In this course, Active Shooter ALERT: Staying Safe in the Workplace, we will cover the statistics on Private and Government Sector shootings, define the term, Workplace Violence, analyze the WHY behind workplace shootings, and the after effect of workplace shootings on an individual, as well as provide employers and employees with tips for staying safe in these frightful, yet real situations.
In this course, we focus on the four pain zones of the human body that are most susceptible to office work. The Head zone, the Neck and Shoulders Zone, The Back and Legs Zone, and the Tummy zone. Employees learn how to Break, Back Up, Look Away, and Walk Away, to improve their health at work. Managers learn how to create a plan for employees to help them eliminate their Pain in the Workplace. The end result: Decreased Disability claims, reduced absences and even increased productivity. It should take you approximately 40 minutes to get through this course.
The IMDG Code mandates training for ship and shore-side personnel. This training program is intended to bring hazmat employees who have received initial IMDG Code training up-to-date with the latest additions and modifications to the regulations, including revisions to Dangerous Goods List entries, special provisions, packing provisions, etc. This course has been designed to meet the needs of various levels of hazardous materials/dangerous goods employees throughout the transportation industry, such as: Operations managers Shipping and receiving personnel Traffic managers Import/export specialists Transportation managers And other employers of carriers, forwarders, third party shipping agents, shippers and enforcement personnel The course is fully animated and narrated and includes review questions throughout the course and a final student assessment to verify understanding of the material presented. Students will receive a certificate upon successful completion of the course. The certificates comply with US DOT requirements to document employee training.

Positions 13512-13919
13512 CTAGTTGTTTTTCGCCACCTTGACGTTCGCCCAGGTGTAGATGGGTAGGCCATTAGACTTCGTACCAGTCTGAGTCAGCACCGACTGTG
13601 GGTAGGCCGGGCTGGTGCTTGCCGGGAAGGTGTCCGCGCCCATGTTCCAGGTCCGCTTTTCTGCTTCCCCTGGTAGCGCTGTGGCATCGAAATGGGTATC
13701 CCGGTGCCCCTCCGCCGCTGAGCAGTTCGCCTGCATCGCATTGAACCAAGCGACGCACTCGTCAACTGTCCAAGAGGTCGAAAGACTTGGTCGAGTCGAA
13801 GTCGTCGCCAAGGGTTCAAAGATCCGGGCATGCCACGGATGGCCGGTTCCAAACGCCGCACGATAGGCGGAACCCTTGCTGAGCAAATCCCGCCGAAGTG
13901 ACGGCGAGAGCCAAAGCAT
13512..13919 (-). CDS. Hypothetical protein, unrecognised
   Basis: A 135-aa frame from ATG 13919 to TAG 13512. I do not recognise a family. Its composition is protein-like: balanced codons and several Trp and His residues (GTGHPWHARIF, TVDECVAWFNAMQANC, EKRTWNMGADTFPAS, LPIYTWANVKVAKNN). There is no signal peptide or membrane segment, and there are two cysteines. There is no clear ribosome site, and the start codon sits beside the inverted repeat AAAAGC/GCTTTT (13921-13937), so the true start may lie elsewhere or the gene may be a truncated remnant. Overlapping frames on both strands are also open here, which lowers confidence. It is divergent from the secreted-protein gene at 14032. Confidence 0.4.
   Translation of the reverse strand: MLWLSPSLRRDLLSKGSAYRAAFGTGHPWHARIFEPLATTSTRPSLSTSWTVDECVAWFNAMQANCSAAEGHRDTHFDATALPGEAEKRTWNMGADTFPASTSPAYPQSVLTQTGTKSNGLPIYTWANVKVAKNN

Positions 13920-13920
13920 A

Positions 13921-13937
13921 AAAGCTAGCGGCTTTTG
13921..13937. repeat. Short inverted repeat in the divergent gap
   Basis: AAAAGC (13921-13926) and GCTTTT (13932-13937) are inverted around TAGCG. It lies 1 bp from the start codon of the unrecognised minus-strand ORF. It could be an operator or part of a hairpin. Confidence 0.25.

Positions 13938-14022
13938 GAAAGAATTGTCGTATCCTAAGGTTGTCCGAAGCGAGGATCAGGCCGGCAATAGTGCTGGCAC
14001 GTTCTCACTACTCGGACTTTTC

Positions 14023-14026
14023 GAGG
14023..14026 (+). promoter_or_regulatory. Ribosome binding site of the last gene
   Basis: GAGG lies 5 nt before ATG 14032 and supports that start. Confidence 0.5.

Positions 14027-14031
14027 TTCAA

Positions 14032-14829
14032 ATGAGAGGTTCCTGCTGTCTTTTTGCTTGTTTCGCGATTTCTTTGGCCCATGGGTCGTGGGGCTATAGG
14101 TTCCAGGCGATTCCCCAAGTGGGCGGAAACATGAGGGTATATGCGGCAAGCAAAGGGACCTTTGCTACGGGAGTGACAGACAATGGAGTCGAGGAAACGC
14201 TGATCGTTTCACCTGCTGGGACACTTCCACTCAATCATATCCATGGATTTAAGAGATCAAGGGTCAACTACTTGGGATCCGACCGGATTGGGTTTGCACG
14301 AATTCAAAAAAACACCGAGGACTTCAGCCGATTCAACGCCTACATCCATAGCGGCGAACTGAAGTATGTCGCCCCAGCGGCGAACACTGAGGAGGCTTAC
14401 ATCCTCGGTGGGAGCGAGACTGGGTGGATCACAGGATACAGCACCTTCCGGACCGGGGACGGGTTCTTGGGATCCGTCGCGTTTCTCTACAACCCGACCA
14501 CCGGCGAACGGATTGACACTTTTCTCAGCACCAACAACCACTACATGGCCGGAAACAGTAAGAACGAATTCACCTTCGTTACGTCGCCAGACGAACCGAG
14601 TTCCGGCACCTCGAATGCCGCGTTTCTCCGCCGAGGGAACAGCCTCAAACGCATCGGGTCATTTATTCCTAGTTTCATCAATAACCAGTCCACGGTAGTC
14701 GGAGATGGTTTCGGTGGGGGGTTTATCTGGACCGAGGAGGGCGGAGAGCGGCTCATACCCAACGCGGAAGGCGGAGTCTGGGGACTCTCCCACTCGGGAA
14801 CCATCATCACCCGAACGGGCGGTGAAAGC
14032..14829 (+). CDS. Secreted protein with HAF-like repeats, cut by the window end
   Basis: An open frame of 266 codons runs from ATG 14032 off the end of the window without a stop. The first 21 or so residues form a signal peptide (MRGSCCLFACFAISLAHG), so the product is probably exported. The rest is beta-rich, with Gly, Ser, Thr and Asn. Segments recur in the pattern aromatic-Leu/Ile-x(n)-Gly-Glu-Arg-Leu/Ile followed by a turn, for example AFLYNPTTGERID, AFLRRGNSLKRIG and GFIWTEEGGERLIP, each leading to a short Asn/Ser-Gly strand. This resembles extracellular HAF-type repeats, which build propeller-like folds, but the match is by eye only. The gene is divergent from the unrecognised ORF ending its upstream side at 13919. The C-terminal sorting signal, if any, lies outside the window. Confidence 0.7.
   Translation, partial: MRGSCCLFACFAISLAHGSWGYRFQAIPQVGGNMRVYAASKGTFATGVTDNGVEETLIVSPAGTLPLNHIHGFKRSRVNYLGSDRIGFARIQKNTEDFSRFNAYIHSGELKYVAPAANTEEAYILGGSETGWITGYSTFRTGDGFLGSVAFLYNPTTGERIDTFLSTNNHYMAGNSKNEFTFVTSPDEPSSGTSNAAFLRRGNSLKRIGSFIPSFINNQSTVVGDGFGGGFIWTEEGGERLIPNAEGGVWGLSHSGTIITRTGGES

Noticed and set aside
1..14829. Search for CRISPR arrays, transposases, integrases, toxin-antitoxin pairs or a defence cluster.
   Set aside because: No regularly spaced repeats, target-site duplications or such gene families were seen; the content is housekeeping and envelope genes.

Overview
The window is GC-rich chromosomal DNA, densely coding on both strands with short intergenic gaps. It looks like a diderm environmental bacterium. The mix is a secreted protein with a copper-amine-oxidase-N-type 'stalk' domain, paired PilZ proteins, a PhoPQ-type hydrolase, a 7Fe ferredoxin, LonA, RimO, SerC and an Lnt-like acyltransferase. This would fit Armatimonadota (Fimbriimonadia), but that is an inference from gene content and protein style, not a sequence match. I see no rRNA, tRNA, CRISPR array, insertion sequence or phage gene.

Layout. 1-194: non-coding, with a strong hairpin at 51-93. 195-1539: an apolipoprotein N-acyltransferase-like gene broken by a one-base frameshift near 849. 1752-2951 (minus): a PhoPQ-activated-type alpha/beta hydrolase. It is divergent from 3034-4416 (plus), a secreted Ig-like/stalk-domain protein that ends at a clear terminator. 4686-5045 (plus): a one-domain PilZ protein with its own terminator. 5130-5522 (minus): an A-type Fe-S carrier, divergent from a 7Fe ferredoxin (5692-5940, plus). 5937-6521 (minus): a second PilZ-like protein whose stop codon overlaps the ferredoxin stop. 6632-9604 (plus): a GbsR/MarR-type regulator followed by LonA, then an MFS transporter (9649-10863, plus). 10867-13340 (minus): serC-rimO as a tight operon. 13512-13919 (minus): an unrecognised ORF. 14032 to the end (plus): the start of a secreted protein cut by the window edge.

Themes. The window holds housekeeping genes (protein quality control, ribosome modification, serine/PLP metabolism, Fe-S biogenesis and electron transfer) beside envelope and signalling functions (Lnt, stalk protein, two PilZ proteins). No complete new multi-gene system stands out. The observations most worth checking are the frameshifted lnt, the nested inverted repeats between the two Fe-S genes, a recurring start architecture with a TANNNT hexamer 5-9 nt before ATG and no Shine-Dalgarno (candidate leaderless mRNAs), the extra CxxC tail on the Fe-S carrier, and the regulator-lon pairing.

Hazardous Materials/Dangerous Goods Transportation General Awareness & Security Awareness Training 2017
The Hazardous Materials/Dangerous Goods General Awareness Training Program is a professional, technically proven training program developed by the professionals at Currie Associates. This all-inclusive DOT training curriculum provides everything needed to meet DOT requirements for General Awareness Training (Part 172, Subpart H, 49 CFR) while maintaining the interest of your trainees. The DOT general awareness training program is a high-quality medium that ensures coverage of all the significant compliance issues. Examples and test questions will help you document hazmat employee qualification as required by the DOT. Recognizing Hazardous Materials Hazardous Materials Documents Hazard Communication—marking, labels, placards Containerization Handling/Accident Prevention Emergency Response Hazmat Transportation Security The course is fully animated and narrated and includes a final student assessment to verify understanding of the material presented. Students will receive a certificate upon successful completion of the course.